The New Atheists cannot be accused of being relativists. But their attacks on Christian truth claims still need some careful relativising.
The New Atheists are not talking to Christians, but about Christians—to recruit fellow secularists in the campaign to silence the Christian voice in the public domain. So Sam Harris, in his Letter to a Christian Nation (Knopf, New York, 2006), writes,
The primary purpose of the book is to arm secularists in our society, who believe that religion should be kept out of public policy, against their opponents on the Christian Right. (p. viii)
Christians are thus placed in the position of listening in on plans for their own destruction.
Despite this declaration of (indirect) war, the New Atheists are actually allies of conservative Christianity against those who love the name ‘moderates’, or ‘liberals’—even if it’s for different reasons. Harris clearly recognizes a different voice among the conservatives where the truth claims being made are either true or false. That is, they are claims about reality (or not reality). There is no dissembling relativism here that denies the ‘law of non-contradiction’. He puts it colourfully:
We agree, for instance, that if one is right, the other is wrong. The Bible is either the word of God, or it isn’t. Either Jesus offers humanity the one, true path to salvation (John 14:6), or he does not. (p. 3)
—adding a long string of further either-ors. Looking ahead to the Christian-proposed judgement day, he muses, “… let us be honest with ourselves: in the fullness of time, one side is really going to win this argument, and the other side is really going to lose” (p. 5).
At last we are having the kind of discussion we ought to have—even if we are not invited into it! There is no relativistic view of truth here: either Christianity is ‘true’ or ‘not true’. This is exactly what the Christian message has proclaimed since the beginning. Take the great Apostle Paul, for example: he was absolutely clear that if Jesus did not rise from the dead (and there are only two options on that one), then there was absolutely no point in being a Christian (1 Cor 15:12-19).
But despite this very helpful call for our secular friends to depart from their ridiculous relativistic views of so-called ‘truth’, the New Atheist onslaught also needs some relativising.
It is the nature of the beast for those who have declared fight-to-the death-warfare to seek to win at all costs. Part of the difficulty the Christian may have in listening to the barrage of assaults that are being flung about is sorting out which gun the various arguments are being fired from. As I said in my first post, even when we dispense with relativistic nonsense, there are still various kinds of truth.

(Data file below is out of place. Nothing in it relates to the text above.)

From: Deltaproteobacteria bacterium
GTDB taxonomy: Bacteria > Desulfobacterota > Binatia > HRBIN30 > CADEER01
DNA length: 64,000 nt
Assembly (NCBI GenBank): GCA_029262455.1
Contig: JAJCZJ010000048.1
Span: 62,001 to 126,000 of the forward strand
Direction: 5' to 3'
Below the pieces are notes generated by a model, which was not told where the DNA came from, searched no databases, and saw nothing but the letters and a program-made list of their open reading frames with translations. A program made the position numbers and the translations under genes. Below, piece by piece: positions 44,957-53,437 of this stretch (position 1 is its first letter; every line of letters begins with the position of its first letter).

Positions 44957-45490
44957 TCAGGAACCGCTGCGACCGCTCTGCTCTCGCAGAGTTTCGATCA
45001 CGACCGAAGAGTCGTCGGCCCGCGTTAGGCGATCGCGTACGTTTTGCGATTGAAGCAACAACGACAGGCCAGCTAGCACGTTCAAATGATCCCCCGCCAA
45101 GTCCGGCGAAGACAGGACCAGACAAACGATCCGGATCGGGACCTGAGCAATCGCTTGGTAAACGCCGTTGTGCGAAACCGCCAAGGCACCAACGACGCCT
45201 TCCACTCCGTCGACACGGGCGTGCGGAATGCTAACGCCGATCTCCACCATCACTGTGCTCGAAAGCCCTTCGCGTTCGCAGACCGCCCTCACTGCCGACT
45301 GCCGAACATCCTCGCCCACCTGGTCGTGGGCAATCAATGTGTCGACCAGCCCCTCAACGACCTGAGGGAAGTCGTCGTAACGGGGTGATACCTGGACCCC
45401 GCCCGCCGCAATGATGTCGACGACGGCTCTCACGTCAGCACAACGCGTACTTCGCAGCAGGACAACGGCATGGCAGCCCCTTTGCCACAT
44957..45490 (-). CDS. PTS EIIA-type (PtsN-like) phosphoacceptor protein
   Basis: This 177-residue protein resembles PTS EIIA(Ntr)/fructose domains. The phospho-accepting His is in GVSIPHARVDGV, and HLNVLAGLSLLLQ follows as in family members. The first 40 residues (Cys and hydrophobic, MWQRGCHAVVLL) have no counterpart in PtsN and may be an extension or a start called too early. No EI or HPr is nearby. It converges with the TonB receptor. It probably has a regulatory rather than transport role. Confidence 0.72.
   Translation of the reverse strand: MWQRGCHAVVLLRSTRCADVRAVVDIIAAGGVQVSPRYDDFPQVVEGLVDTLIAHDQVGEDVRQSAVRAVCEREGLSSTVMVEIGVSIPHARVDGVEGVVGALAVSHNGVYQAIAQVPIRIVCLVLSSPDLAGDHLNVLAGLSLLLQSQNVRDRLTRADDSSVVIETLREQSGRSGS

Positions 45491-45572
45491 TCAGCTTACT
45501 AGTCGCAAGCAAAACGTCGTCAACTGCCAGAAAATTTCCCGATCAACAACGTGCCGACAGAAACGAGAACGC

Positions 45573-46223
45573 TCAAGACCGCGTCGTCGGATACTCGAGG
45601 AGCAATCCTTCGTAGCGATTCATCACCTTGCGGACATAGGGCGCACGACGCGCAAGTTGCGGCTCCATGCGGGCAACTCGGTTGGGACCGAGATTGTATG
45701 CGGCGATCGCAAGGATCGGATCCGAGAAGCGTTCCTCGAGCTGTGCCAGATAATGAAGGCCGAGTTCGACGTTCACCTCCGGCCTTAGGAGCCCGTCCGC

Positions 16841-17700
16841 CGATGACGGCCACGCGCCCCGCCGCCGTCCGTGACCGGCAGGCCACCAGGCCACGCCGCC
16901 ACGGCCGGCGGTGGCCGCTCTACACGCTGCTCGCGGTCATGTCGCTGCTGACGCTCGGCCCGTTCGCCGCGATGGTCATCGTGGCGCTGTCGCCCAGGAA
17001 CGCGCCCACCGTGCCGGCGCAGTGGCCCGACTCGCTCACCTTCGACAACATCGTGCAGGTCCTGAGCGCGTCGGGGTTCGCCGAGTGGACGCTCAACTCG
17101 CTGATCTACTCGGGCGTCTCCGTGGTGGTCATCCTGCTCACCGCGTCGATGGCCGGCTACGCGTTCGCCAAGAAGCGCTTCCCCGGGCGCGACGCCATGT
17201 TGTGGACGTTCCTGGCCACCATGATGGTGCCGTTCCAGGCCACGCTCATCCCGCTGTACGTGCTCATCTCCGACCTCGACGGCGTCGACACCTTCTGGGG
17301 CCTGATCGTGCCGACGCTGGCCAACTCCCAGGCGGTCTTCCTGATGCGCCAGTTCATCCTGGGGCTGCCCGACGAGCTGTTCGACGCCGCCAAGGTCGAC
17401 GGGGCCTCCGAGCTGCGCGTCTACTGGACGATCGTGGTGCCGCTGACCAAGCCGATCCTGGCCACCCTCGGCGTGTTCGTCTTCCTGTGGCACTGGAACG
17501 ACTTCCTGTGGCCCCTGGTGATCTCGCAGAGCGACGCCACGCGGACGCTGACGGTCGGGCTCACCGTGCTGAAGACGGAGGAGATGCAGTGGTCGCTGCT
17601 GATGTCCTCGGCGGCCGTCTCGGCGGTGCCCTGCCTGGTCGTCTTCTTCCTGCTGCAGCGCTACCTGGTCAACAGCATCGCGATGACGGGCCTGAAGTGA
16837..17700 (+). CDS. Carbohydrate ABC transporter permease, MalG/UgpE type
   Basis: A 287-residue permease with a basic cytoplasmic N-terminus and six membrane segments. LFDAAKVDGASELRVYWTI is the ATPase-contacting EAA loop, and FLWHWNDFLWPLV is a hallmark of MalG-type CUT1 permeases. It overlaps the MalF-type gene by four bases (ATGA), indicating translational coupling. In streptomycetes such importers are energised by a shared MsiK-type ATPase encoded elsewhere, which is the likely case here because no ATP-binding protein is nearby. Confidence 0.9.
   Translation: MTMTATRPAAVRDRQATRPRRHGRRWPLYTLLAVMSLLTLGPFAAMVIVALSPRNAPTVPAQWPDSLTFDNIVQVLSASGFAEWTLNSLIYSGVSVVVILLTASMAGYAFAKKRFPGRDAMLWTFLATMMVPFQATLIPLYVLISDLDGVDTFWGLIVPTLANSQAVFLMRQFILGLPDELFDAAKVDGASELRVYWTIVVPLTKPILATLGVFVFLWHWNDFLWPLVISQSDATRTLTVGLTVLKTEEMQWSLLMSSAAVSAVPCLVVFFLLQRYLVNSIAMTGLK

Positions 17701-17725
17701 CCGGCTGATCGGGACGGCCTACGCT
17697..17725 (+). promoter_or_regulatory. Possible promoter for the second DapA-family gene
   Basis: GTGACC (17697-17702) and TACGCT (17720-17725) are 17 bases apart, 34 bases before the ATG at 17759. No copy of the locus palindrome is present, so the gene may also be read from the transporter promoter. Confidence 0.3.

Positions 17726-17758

Take the comment by Richard Dawkins that “Christian theology is a non-subject. Vacuous. Devoid of coherence or content” (Marianna Krejci-Papa, ‘Taking On Dawkins’ God: An interview with Alister McGrath’, Science & Theology News, 25 April, 2005). Now, Dawkins likes to speak with the authority of modern science behind him. He stands for scientific method, firmly grounded in empiricism—and amen to all that! But at this point, his comment is far from a scientific criticism. Here he is not refuting any truth claim about the real, empirical world (such as, did Jesus rise from the dead?), for then the Christian would be saying “Yes”, and Dawkins would be saying “No”, and the negotiation would then come down to whose answer best fits the evidence of the external world.
Here Dawkins appeals to the criterion of coherence—that is, how does it all hang together? How does one part relate to another? What does Christian theology actually say, and does it cohere internally? After 2000 years of constant discussion, conversation and interaction, that presumably is the ‘Christian theology’ Dawkins so summarily writes off. It is not really surprising that there are many articulate explanations not only of the coherence of Christian theology as a whole, but also of practically any and every part of that whole—should Dawkins have the interest to pursue them.
Even Gary Wolf, the writer of the article that apparently coined the term ‘New Atheist’ in November 2006 (‘The Church of the Non-Believers’, Issue 14.11), saw straight through this one:
On the contrary, I find the best of these books [of Christian theology] to be brilliant, detailed, self-assured. I learn about kenosis, the deliberate decision of God not to disturb the natural order. I learn about panentheism, which says God is both the world and more than the world, and about emergentist theology, which holds that a God might have evolved. There are deep passages surveying theories of knowledge, glossing Kant, Schelling, and Spinoza.
With Christian theology, it is not coherence that is the problem, and it is not coherence that an empirical scientist who wants to discuss evidence should be concerning himself with. As Wolf went on to say, “It is all admirable and stimulating, and lacks only the real help anybody in my position would need: reasons to believe that specific religious ideas are true”.
And so we come back to the main game, having sorted out a sidetrack: in the barrage of arguments thrown willy-nilly by the frothing opponent of (conservative) Christianity, it is worth recognizing that there are various kinds of truth, and it is worth responding to the truth attacks differently, depending upon which kind has been marshalled at any one time. If coherence is questioned, then the answer is simple: tell the opponent how it all fits together so brilliantly: “Well, Jesus rose from the dead to show …, to bring …, to be …, to restore …”. That should then open up the discussion to further questions. What a brilliantly coherent portrait of the world, God, humanity, human history, the universe and everything! “Now, let’s get back to the empirical world: how do you know that it is real?”